Emergency Management

Emergency Management

Despite a 5% increase in Emergency Services Levy (ESL) revenue in 2024-25, the State Budget delivers little for Local Government emergency management.

WALGA’s Budget Submission sought funding for a range of initiatives to bolster the resilience of our communities to natural disasters, including increased funding for the Local Government Grant Scheme, Community Emergency Services Managers, bushfire mitigation activities, emergency planning and preparedness, building back better and improving road access in bushfire prone areas.


The Budget has allocated an additional $72 million to bolster emergency services. This is focussed on DFES operations, with funding for an additional 60 career firefighters, and $9 million to support DFES volunteer bushfire brigades, including equipment upgrades and stations.

The Budget also includes additional funding for the Emergency Rescue Helicopter Service and Critical Care Paramedic contracts, and the Air Operation Fleet to ensure the safety of Western Australians during emergencies.

A further $30 million will be provided to boost bushfire mitigation and frontline resources at priority locations across the State. This includes 34 additional State Government firefighting and fire management staff, and an extra eight fire trucks.

An additional $2 million per annum has been allocated for the Local Government Grant Scheme (LGGS).

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WALGA Comment

Any increase in emergency services funding is welcomed, however the funding in this Budget is almost entirely focussed on DFES career firefighters and volunteers, ignoring the pressing need for additional support for Local Government volunteer bushfire brigades. This is needed to ensure that volunteers have access to the same standards of facilities and equipment as their DFES counterparts.

WALGA’s Budget submission requested an increase in LGGS funding of $53.3 million in 2024-25 to fund a modest increase in LGGS operating grants, an audit of capital assets and to clear the backlog of capital grant requests for bushfire brigades. This funding is essential to attract and retain volunteers and keep our communities safe in the face of increasing bushfires and other natural disasters.

While WALGA is pleased to see a continuation of funding for the Mitigation Activity Fund (MAF) Grants Program into the forward estimates, the quantum of funding allocated for this program will not be enough for the increasing number of Local Governments with endorsed Bushfire Risk management Plans to undertake mitigation works on Crown Land. WALGA's State Budget Submission requested $15 million per annum to increase and expand the scope of the MAF Program to include community education and resilience building in area of high bushfire risk.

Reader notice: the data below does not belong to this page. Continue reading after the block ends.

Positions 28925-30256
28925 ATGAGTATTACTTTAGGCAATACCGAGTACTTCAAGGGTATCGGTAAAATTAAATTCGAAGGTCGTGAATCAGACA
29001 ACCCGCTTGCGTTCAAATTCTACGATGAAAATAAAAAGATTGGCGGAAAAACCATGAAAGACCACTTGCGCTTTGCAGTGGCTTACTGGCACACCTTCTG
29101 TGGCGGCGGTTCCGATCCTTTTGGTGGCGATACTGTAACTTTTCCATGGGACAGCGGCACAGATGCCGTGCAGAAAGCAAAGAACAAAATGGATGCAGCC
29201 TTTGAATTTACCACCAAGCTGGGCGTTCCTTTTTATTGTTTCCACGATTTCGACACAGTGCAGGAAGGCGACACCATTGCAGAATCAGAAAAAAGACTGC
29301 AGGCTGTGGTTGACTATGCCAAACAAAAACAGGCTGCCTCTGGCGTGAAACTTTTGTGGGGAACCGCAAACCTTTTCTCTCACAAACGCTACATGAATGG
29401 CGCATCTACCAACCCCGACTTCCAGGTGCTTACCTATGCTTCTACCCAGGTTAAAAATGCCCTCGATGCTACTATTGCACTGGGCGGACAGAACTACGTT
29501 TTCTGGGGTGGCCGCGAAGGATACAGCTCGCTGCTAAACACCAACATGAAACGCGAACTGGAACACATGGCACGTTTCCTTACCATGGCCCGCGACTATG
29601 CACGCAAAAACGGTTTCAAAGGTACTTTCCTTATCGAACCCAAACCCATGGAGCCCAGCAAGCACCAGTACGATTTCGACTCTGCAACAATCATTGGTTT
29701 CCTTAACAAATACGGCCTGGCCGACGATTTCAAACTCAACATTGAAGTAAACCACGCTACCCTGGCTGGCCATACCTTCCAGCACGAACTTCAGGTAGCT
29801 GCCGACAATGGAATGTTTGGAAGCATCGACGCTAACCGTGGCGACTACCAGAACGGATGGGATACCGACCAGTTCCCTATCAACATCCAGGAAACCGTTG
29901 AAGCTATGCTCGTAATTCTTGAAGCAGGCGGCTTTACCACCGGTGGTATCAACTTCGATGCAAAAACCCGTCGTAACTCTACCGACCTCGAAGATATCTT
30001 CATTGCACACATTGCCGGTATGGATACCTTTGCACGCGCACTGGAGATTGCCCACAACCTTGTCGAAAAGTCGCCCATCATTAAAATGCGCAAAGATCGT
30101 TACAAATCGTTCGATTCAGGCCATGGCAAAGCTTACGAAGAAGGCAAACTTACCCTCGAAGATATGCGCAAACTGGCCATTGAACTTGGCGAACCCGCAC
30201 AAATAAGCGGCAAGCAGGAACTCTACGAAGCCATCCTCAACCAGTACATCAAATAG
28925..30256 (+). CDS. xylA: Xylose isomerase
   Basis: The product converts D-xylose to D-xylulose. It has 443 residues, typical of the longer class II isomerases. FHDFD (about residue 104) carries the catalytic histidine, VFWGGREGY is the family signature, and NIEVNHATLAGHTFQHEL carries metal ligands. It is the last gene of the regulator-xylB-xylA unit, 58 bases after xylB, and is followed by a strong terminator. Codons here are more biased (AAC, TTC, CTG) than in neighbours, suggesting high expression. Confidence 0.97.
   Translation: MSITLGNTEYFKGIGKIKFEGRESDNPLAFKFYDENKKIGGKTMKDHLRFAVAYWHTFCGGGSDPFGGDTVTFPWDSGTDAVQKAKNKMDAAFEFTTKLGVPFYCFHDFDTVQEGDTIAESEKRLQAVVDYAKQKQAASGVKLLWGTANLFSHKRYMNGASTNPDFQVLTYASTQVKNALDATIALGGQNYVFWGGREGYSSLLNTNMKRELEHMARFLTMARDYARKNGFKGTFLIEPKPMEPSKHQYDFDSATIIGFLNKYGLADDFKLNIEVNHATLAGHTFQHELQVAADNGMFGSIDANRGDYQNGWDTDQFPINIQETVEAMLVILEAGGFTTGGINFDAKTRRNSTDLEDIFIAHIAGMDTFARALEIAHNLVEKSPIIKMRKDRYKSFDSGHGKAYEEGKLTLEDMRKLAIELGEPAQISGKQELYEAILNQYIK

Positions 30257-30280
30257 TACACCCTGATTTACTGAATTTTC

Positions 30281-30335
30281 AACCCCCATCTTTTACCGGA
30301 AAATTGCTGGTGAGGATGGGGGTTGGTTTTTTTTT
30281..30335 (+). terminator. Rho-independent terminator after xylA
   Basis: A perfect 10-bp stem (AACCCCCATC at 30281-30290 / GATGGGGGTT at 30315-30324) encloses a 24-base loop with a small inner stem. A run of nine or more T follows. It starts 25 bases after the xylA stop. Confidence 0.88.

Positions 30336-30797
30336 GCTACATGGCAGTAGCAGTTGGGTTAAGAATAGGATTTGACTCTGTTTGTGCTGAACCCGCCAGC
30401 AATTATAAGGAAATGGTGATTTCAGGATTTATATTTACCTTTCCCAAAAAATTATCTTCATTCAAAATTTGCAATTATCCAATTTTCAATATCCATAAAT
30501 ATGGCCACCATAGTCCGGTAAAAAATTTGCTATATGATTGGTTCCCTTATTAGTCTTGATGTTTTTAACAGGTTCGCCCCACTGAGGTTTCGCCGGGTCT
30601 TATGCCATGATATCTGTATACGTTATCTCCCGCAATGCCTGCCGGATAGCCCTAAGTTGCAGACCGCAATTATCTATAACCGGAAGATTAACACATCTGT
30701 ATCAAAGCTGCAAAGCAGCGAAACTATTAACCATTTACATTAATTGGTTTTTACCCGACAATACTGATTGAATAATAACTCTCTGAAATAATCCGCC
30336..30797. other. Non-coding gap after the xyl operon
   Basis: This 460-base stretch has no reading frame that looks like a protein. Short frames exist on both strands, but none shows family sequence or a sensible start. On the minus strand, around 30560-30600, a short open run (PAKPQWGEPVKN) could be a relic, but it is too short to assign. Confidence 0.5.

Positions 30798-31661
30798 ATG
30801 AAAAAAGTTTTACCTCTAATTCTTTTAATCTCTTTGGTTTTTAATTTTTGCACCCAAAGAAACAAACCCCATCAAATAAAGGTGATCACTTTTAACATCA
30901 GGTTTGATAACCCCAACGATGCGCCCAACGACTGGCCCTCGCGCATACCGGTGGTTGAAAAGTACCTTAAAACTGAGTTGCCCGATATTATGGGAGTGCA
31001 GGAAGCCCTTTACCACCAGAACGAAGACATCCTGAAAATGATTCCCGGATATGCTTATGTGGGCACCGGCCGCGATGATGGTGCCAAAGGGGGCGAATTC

Despite strong advocacy by WALGA and Local Governments, the State Government has again not allocated any additional funding in the Budget for Community Emergency Services Managers (CESMs) in this year’s Budget. WALGA’s Budget Submission called for increased Emergency Services Levy funding to be provided to fully fund existing and additional CESMs. WALGA will continue to advocate that all interested Local Governments should have access to the CESM Program.

WALGA is also disappointed that no additional funding has been allocated to the All West Australians Reducing Emergencies (AWARE) Grant Program to build the emergency capacity of Local Governments to maintain effective Local Emergency Management Arrangements. Funding for AWARE has not increased since 2014 and WALGA’s budget submission sought the establishment of an enhanced $9 million funding program to support Local Government emergency planning and preparedness.

The State Budget also missed the chance to establish a reserve fund for disaster-resilient reconstruction of public assets. The Commonwealth-State Natural Disaster Recovery Arrangements allow Commonwealth support for infrastructure rebuilding, but it depends on State or Local government contributions. However, few, if any, Local Governments can afford this, resulting in assets being restored as before. This was an opportunity for both State and Commonwealth to save long-term costs and enhance community resilience against increasingly severe weather events.

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